The Web Open Font Format
, already backed by Mozilla and many type foundries
was accepted by the World Wide Web Consortium yesterday, marking the first stage in its standardization. The submission included a surprising new sponsor: Microsoft.
Font distribution is a hairy issue. The fundamental problem is that using a particular font within a Web browser requires that font to be available on each and every machine that will visit the page. The font choice obviously has a substantial impact on the appearance of a page, but because the font must be available on each visiting machine, designers are generally forced to stick with the small number of fonts that are widely installed and distributed; the result is that we see a small selection of fonts (such as Arial and Times New Roman) used over and over again. Microsoft has in the past shipped a pack of fonts, the Core Fonts for the Web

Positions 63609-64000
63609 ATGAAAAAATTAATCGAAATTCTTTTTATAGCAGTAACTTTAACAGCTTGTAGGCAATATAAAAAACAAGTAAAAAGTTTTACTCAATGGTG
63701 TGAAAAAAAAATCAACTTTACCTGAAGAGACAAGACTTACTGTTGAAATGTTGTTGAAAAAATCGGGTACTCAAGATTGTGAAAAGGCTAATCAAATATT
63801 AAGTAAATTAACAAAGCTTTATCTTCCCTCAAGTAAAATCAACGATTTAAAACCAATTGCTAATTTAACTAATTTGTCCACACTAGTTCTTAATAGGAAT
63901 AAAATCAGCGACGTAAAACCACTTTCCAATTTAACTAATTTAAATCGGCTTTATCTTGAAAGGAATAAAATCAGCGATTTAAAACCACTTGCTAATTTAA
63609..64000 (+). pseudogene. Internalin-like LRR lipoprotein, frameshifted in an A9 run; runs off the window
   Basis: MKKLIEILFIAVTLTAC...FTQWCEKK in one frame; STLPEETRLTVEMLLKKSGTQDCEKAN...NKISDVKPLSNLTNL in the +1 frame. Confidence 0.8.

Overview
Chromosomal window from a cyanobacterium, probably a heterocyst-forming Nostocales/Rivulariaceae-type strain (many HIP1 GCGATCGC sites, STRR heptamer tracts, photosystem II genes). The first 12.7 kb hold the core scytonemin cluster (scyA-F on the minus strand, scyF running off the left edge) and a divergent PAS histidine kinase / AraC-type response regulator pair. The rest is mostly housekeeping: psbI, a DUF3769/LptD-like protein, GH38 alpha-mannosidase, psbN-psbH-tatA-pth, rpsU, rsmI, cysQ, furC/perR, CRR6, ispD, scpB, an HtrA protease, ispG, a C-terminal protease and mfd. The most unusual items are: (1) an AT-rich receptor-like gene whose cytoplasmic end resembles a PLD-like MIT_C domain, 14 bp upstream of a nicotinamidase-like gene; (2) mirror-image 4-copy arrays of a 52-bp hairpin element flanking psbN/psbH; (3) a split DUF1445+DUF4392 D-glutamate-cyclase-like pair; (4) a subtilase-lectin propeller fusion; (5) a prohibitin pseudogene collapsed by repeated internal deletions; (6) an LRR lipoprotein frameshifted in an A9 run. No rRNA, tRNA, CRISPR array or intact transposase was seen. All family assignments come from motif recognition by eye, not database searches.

to provide a few common options that designers could rely on, but the company stopped distributing them in 2002 after consistent EULA violations.